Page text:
After the garage is finished, there are six more buildings to change to red.
Robert Francis, vice president for facilities, described the project as part of a strategy to upgrade the eclectic urban campus, which has risen from a modest commuter school to one of the nation's top 100 universities.
It's the "de-orange-ifcation of Drexel," Francis said.
He said he did not know the cost of the colorization, which was still in the testing stage, but suggested it would be significantly cheaper than re-skinning the facades - that is, replacing the brick with a new material, such as glass. Just two university workers have been assigned to the painting detail, although more may be drafted.
Of course, the transformation could be accomplished much faster if the university simply spray-painted the facades. But that would sacrifice the grout lines. Drexel's aim is to make its campus appear more like a traditional redbrick university.
Drexel's main corridors are notable for the large collection of blandly institutional orange-brick buildings, including Nesbitt Hall, the Mandell theater, and the recreation center. Most date from the less-than-glorious architectural period of the '60s and '70s when the state Department of General Services funded and managed Drexel's construction. Orange brick was cheaper than red.
It was never easy being orange, though.
Given Drexel's proximity to the University of Pennsylvania's ivy-covered, redbrick campus, the carroty color scheme left many with a deep sense of inferiority.
"You were immediately able to tell when you left the Penn campus," said Francis. "It was cheap and tawdry, a symbol of the old Drexel."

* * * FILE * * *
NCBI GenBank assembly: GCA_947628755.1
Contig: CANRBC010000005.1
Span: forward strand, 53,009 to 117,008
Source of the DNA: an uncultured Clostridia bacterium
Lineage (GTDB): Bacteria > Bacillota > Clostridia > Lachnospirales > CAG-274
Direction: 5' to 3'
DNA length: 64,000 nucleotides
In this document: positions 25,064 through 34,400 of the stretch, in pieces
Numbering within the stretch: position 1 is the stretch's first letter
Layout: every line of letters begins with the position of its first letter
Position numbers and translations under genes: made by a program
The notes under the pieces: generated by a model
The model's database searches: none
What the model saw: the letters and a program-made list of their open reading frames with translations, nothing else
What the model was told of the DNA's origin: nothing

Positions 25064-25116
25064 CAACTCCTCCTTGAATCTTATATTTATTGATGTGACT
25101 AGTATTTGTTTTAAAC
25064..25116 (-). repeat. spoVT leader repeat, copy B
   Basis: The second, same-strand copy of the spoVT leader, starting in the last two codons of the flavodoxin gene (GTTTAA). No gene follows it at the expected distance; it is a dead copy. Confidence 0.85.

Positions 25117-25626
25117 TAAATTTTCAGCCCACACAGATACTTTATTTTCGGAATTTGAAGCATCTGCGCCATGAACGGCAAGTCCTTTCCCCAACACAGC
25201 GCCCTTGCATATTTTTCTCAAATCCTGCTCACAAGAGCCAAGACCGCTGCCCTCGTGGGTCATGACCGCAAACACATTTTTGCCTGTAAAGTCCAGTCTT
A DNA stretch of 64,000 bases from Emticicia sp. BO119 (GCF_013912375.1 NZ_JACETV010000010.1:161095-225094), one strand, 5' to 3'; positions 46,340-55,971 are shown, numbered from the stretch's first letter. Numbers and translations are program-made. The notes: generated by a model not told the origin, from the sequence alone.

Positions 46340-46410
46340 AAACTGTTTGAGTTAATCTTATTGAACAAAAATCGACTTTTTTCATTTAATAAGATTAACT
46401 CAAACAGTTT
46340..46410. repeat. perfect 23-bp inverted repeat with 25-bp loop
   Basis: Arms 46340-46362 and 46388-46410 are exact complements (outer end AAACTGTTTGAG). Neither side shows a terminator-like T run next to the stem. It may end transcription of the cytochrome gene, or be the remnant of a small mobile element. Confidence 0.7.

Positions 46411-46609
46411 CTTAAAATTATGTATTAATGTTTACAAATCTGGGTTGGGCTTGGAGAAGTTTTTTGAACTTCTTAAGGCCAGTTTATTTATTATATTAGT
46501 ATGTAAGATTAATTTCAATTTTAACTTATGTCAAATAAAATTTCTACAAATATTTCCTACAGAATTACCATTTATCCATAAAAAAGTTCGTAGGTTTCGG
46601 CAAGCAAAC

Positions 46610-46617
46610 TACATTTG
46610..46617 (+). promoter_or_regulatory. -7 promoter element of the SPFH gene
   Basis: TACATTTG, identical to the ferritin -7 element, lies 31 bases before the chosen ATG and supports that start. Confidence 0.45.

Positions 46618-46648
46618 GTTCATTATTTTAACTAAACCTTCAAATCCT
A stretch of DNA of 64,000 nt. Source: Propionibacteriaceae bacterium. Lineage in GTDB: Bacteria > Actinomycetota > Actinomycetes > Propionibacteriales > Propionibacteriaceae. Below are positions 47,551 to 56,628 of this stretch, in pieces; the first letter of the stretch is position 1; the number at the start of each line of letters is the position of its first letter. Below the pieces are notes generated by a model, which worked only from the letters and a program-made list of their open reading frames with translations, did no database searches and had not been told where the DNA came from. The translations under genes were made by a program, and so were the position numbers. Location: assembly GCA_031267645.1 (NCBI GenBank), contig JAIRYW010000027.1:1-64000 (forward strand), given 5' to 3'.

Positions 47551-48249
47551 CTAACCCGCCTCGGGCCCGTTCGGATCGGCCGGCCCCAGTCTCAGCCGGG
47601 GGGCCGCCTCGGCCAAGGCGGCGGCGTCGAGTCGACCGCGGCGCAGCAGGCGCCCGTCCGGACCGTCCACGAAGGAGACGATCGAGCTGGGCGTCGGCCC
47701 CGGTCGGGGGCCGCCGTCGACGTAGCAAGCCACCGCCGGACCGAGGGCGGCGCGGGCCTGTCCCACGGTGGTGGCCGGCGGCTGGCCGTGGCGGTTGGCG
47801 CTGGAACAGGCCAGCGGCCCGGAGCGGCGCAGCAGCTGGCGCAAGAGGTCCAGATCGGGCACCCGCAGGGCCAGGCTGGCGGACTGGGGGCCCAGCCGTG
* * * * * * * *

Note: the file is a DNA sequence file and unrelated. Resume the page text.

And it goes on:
After Constantine Papadakis became president in 1995, he moved Drexel away from the state-college look. The university has spent millions on dorms, science labs, classrooms, and recreational facilities. Several new structures, like the gym and Chestnut Square dorms, were designed to envelop orange-brick buildings, camouflaging their facades.
It happens that Drexel's current president, John Fry, came from Penn, where he helped improve that campus by opening up several fortresslike buildings to make the school a more welcoming place. Fry has brought many of the same practices to Drexel.
While "structurally fine," Drexel's orange buildings have "an old, tired look," said Fry, who originally worked in real estate. "Honestly, I would have preferred to re-skin them, but we didn't have the resources."
Drexel's orange-brick buildings are, in a certain way, the Philadelphia equivalent of Manhattan's white-brick apartment houses. Those buildings were also loathed for many decades. But recently, some New Yorkers have begun to develop an affection for their plainspoken functionality.
"I don't think anyone is going to feel nostalgia" for the orange-brick buildings at Drexel, said Fry, who once lived in a white-brick building in Manhattan.
The feedback for the colorization has so far been positive, Farina said. "One guy stopped me and asked if I would do his fireplace."
The worst thing about Drexel's tangerine-hued buildings probably isn't their color. Like many government-built structures of their time, they present a hostile face to the street and lack a certain human grace. Coloring them red won't change that.
Contact Inga Saffron
at 215-854-2213 or ingasaffron@gmail, or follow on Twitter @ingasaffron.